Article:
If you're interested in investing in the marijuana industry, keep your capital, time horizon, investment goals, and risk tolerance in mind—the same way you would with any other industry.
What Does That Mean for Cannabis ETFs?
The question of custody has been a big one for ETF issuers involving marijuana products. Take the example of U.S.-based ETFMG Alternative Harvest ETF (MJ), the largest cannabis ETF by assets under management as of this writing, at $1.8 billion. MJ came about through the transformation of one of ETF Managers Group's preexisting funds, which focused on Latin American real estate. Instead of using the usual filing-to-launch process, the issuer simply swapped out indexes, circumventing the need for a new custodian. U.S. Bank—a federally chartered bank and the custodian of the original fund—ended its relationship with MJ without publicly stating a reason. Instead, broker-dealer Wedbush Securities Inc. became custodian. The Amplify Seymour Cannabis ETF (CNBS) has followed a similar path. This fund utilizes Cowen Execution Services LLC, another broker-dealer, as its custodian.
Because attitudes toward marijuana are changing across the country, more banks may be willing to accept the risks associated with the pot industry. For instance, the Bank of New York Mellon (BK) is the custodian for the AdvisorShares Pure Cannabis ETF (YOLO) and its sister fund, AdvisorShares Pure US Cannabis ETF (MSOS). MSOS is the newest marijuana ETF, having launched in September 2020. Though YOLO wasn't the first marijuana ETF, it was the first New York Stock Exchange (NYSE)-listed marijuana fund backed by a large custodian institution. YOLO was able to secure the bank as a custodian after promising the bank and the NYSE, where it's traded, to provide information on any of its potential investments.
To avoid running into potential legal issues, one option for cannabis funds is to focus exclusively on: companies indirectly related to cannabis production, companies specializing in medical cannabis research, or companies involved in financing the industry. The Global X Cannabis ETF (POTX), launched in September 2019, takes this approach. Global X specifies in its prospectus that POTX will only invest in companies that supply products and services in the cannabis industry if those companies operate legally under federal, state, and local laws. Though some companies may be able to operate legally at the state and local levels, they may not be able to do so at the federal level, and this would eliminate them from consideration for POTX. POTX engages Brown Brothers Harriman & Co. as its custodian.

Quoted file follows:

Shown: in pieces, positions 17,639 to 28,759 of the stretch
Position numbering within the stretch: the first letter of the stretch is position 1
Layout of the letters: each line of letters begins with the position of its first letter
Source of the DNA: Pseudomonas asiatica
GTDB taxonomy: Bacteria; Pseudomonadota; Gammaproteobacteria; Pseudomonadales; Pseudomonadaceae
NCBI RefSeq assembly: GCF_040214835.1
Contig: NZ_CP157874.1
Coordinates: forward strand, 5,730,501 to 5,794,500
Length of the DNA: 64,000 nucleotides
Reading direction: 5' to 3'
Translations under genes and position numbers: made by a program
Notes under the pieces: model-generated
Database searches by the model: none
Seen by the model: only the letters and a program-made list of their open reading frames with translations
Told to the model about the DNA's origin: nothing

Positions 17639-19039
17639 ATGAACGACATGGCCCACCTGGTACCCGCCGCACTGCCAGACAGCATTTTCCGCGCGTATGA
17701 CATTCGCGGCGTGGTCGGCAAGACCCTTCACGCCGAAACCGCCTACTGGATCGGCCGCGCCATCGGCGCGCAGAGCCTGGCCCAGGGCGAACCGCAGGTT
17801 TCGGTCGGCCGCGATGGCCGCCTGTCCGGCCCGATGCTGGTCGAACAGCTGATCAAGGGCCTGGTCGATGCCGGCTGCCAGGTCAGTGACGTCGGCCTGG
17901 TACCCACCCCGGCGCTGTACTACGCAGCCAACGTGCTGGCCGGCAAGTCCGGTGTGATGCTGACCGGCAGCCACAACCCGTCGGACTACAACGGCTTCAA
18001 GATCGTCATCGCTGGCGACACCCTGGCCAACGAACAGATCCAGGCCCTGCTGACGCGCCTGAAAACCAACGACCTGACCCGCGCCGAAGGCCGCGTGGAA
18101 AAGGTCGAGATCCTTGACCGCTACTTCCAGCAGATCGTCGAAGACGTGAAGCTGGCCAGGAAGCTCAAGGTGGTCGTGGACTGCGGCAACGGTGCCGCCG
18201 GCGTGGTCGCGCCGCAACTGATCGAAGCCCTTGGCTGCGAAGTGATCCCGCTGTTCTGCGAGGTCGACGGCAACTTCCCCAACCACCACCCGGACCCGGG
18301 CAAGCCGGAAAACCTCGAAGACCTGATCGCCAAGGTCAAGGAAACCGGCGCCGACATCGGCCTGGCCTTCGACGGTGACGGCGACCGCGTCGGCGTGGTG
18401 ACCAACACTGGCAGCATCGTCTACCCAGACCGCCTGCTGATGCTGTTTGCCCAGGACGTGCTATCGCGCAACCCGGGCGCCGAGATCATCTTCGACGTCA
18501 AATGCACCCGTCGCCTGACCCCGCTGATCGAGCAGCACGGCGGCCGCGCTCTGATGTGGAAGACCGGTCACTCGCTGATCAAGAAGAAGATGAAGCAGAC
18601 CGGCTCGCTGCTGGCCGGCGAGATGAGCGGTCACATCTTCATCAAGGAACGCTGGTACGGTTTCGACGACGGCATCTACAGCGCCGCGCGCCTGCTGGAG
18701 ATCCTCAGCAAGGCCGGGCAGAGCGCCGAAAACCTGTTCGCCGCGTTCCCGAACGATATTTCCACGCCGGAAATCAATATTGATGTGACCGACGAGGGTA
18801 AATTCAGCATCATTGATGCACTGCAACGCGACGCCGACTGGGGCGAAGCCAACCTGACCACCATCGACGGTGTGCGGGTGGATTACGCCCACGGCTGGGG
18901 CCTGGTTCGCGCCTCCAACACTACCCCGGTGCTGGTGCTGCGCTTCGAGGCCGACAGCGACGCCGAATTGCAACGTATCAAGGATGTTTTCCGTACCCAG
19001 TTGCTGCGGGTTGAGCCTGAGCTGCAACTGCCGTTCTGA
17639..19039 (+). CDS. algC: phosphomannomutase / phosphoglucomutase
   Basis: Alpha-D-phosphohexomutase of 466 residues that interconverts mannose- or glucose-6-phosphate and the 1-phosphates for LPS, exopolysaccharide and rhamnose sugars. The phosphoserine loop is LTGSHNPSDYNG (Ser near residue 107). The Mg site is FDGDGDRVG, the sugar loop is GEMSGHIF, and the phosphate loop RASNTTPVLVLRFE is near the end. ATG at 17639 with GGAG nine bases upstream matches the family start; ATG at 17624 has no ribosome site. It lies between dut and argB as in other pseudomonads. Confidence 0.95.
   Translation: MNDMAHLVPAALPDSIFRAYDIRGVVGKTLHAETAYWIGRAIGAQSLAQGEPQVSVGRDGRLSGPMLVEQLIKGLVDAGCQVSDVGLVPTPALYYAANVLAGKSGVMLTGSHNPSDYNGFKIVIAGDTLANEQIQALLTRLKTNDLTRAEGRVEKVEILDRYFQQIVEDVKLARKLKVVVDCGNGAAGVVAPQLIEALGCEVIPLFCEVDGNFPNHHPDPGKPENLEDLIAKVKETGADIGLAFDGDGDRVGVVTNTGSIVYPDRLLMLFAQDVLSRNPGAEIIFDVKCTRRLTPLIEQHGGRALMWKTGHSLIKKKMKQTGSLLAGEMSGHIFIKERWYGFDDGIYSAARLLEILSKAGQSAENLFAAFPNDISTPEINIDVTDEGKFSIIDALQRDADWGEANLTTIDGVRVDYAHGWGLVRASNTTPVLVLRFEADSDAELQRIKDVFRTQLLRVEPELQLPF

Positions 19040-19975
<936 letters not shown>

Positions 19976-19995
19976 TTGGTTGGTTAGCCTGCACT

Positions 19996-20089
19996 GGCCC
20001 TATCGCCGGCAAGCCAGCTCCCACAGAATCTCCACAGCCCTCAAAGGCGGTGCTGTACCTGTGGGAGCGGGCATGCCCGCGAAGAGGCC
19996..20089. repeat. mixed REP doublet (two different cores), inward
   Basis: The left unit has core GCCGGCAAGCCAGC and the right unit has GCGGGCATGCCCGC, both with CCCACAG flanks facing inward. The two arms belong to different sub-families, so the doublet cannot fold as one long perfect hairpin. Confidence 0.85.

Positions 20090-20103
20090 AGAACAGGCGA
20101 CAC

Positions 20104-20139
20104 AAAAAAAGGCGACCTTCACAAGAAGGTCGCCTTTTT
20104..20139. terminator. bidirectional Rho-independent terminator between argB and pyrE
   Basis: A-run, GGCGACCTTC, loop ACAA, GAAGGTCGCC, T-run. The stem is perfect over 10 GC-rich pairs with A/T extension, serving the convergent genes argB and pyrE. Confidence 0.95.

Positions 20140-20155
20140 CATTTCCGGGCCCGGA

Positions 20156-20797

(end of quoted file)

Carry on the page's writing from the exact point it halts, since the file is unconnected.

You May Pay More
Though the issue of custodian versus broker-dealer may not seem directly relevant to a potential cannabis ETF investor, there are a few important things that investors should keep in mind. Watch out for the potential of added costs involved in participating in these funds. This may happen because of additional audits required by the Securities and Exchange Commission (SEC) depending on the status of who's holding the securities. The SEC requires custodians for investment vehicles such as ETFs to submit to annual audits of the assets contained in those funds if they are not already subject to annual audits. A privately traded broker-dealer would not normally be subjected to these audits, so that would increase the cost of auditing requirements significantly.
The Bottom Line
Things are certainly changing for the marijuana industry at the state level. But because the drug is still illegal at the federal level, investors need to take a step back and rein in their excitement. Although marijuana ETFs such as YOLO and MSOS may have a bank willing to act as their custodian, that may not be the case with every ETF that comes along. The cannabis ETF space is still small, with fewer than a dozen funds launched so far. Be sure to watch out for additional fees that cover things like surprise audits. And just like any other investment, it's important to do your research before you put any money down.